All savings holders should have an option to specify whether they want interest on savings accounts on daily basis or the present minimum balance basis. Banks can have term deposit interest rates as usual but for those opting for savings account interest rates on daily basis will get term deposit rate minus a certain mark down. Others will get both savings and term deposit interest as being done currently.

Thus cross subsidy can be eliminated so that no one is adversely affected: the bankers, the term deposit holders and those who keep most of the balances in savings accounts.

Cigarette warnings

Cigarette packs are now having visual and graphic images of the adverse effects of smoking. But the truth is that most of the cigarette sales take place in 1s and 2s. Such buyers never see the images on the pack as they see only the cigarette sticks.

A better way would be to have these images kept visible in the shops which sell the cigarettes so that everyone sees it.

Thursday, August 20, 2009

The classiest form of cricket is Test Cricket. But the problem is that it is not always entertaining. But if you compare the best test matches with the best one dayers or 20/20 cricket, the limited over version pales in comparison.

The best contests between batsmen and bowlers take place in Test Cricket. Imagine a test match with a fall of just about 40 wickets spread over five days. There is nothing to match it. Batsmen are tested in Test matches and bowlers get enough space to exhibit their skills.

But the biggest problem facing test cricket is not the five long days as is commonly presumed but five dull days. As long as the days are exciting, five days are no problem. To change dullness to excitement, more results are required. But this shall be ensured such that the essence of Test Cricket is maintained.

Here is the prescription

The team batting first starts with the usual eleven wickets and if they have wickets left at the end of the first day, only one wicket can be carried over to the second day. In other words on the fall of the first wicket on the second day first innings ends.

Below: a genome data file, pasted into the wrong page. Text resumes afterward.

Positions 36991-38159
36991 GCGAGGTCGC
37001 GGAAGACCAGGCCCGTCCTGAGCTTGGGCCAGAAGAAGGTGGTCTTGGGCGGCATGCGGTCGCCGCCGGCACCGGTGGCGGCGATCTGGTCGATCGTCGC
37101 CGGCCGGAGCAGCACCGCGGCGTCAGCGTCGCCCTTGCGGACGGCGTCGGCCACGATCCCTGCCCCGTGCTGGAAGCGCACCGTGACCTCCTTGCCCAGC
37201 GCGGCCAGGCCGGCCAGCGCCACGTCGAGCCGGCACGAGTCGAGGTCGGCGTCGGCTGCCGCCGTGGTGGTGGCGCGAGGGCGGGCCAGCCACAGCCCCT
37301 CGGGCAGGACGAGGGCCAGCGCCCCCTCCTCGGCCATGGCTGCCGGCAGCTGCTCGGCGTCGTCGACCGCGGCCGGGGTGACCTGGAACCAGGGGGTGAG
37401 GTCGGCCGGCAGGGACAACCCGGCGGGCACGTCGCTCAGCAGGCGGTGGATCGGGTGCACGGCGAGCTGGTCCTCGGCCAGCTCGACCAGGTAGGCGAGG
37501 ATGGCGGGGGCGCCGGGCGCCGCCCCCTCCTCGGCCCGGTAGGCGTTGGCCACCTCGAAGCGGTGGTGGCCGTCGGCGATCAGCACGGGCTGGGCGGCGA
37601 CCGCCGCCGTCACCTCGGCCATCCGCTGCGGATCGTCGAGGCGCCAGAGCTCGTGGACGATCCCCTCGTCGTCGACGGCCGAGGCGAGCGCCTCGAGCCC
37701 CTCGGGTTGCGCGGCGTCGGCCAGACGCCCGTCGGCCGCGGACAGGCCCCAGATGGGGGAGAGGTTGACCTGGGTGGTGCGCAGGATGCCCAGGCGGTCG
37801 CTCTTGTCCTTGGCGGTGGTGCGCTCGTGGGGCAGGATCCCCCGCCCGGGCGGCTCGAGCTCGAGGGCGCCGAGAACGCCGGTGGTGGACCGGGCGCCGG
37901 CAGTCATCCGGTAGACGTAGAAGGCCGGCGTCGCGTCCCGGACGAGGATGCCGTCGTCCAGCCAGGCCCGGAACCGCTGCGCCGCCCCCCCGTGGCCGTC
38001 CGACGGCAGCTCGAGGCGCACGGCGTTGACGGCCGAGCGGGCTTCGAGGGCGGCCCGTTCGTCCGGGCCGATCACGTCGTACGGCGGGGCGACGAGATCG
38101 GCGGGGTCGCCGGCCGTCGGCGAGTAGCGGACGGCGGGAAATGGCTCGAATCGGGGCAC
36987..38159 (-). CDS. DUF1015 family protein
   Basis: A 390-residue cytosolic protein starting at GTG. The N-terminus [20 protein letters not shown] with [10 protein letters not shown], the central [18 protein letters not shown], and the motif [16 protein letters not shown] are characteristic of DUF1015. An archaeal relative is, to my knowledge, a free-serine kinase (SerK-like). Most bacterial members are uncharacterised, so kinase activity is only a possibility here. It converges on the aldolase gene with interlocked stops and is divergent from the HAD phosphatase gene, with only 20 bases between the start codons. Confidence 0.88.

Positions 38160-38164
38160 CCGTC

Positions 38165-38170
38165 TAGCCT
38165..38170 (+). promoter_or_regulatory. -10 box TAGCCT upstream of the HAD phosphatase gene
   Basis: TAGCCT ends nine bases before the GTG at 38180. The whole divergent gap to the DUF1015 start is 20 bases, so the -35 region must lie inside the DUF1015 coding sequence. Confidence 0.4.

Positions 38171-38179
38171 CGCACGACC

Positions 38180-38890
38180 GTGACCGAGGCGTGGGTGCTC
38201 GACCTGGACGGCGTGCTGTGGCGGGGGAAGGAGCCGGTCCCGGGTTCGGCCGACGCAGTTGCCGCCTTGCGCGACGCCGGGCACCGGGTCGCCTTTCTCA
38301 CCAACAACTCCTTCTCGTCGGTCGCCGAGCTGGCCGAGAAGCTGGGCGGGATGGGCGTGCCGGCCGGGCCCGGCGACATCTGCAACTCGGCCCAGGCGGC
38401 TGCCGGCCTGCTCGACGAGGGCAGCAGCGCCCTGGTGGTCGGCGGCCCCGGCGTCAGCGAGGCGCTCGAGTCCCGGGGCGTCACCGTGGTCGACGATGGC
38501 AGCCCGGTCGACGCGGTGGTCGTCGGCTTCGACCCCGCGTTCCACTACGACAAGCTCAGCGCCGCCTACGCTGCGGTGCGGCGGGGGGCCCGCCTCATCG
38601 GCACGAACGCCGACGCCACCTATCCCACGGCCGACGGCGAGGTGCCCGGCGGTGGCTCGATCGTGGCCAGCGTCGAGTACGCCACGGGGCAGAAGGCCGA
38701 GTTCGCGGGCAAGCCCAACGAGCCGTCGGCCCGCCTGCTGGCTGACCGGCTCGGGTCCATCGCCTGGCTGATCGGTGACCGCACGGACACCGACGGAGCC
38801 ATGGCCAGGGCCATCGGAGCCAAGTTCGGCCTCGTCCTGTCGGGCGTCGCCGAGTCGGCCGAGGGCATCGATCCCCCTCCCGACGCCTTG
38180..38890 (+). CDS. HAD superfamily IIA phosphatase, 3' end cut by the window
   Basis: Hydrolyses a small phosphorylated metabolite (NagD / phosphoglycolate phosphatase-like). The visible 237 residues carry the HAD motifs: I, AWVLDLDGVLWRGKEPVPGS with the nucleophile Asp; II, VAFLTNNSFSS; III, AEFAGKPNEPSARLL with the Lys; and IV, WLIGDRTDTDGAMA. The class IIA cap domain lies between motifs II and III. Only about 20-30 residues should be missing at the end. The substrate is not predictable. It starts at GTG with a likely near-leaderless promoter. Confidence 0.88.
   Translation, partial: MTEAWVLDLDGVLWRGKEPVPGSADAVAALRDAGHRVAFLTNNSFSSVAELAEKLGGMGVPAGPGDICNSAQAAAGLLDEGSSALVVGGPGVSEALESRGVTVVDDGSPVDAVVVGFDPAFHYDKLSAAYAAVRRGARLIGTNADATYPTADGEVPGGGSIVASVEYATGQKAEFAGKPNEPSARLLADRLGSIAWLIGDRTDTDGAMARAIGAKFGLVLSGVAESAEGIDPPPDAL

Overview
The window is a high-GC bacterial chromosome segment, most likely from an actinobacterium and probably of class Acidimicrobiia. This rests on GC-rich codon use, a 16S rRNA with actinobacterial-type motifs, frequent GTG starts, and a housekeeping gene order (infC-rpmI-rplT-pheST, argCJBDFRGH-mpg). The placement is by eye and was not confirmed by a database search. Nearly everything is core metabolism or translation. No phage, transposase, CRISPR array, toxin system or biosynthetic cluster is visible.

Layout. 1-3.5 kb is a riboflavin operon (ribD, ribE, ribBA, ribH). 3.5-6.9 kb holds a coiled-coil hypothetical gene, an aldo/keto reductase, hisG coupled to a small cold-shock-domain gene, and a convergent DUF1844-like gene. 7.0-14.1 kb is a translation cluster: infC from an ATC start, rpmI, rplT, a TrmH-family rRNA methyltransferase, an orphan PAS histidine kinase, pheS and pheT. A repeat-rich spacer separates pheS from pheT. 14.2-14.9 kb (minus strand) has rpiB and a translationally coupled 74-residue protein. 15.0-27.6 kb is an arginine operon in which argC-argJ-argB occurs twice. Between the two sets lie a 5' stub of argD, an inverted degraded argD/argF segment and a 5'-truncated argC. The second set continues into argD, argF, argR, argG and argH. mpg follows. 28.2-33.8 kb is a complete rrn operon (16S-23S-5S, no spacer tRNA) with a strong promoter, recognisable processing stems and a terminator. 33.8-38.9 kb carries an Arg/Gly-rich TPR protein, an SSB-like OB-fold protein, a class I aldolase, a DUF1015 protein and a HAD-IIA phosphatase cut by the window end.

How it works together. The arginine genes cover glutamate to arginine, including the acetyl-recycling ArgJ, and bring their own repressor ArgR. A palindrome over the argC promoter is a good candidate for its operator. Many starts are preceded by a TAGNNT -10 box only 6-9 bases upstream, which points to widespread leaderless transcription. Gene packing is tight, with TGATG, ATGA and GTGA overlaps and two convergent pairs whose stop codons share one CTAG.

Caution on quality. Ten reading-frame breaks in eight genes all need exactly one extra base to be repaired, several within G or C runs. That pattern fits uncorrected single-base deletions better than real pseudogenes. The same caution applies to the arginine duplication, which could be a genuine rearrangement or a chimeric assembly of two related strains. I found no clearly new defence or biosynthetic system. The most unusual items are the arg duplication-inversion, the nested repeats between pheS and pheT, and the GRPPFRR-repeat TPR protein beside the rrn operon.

Let us see an example. Suppose India at the end of their first day ends with a score of 5 for 298. Then India's first innings ends on the fall of the sixth wicket the second day. Thus India has batted upto the seventh batsman.

Now the opponent starts their second innings and they will be all out on the fall of the sixth wicket. Thus it can be called a limited wickets match but the limit to the wickets cannot be known in advance.

Let us now see the effects of this. The batting team will try to preserve their wickets while the bolwling team will be out to get as many wickets as possible on the very first day since they can bat for that many wickets. So it will be a superb contest between bat and ball.

Suppose the first team is all out on the first day. In this case it has no change from the present Test. Imagine a situation when the bowlers get only one wicket of the team batting first on day one. In such case the second team can bat only upto the fall of two wickets.

This system will ensure a thrilling first innings. So what about the second innings ?

Rules shall be such that if the first innings of both teams get completed at the end or before the close of second day, the second innings shall be played for full ten wickets. Or else the second innings shall also be a limited wicket affair. Here the limit on wickets shall be fixed based on days or overs any other valid criteria.

Please give your valuable feedback at

Thursday, July 9, 2009

Safety and passwords

One of my friends is working in a Bank and is using software called Finacle owned by Infosys Technologies. One day he came to the Bank and after one hour had to leave on some emergency. Finacle logs off the user if he is inactive for a 180 seconds period. With this in mind, he did not log out of the system when he went away.

Then next day he learned that lots of transactions had taken place in his log in while he was away.

Currently all passwords are punched in when you log on to a system and till the next log out, no password prompt is there. The situation discussed above could be avoided if the system prompts for password while a user is logged on. If system asks for password say every five minutes, then unauthorised usage can be reduced to a maximum of five minutes.

If in addition to this an alert is sent to the Data centre on the punching in of wrong password, such instances can be avoided. Those smarter will not punch in the password when prompted while in unauthorised usage and for this also an alert should be sent.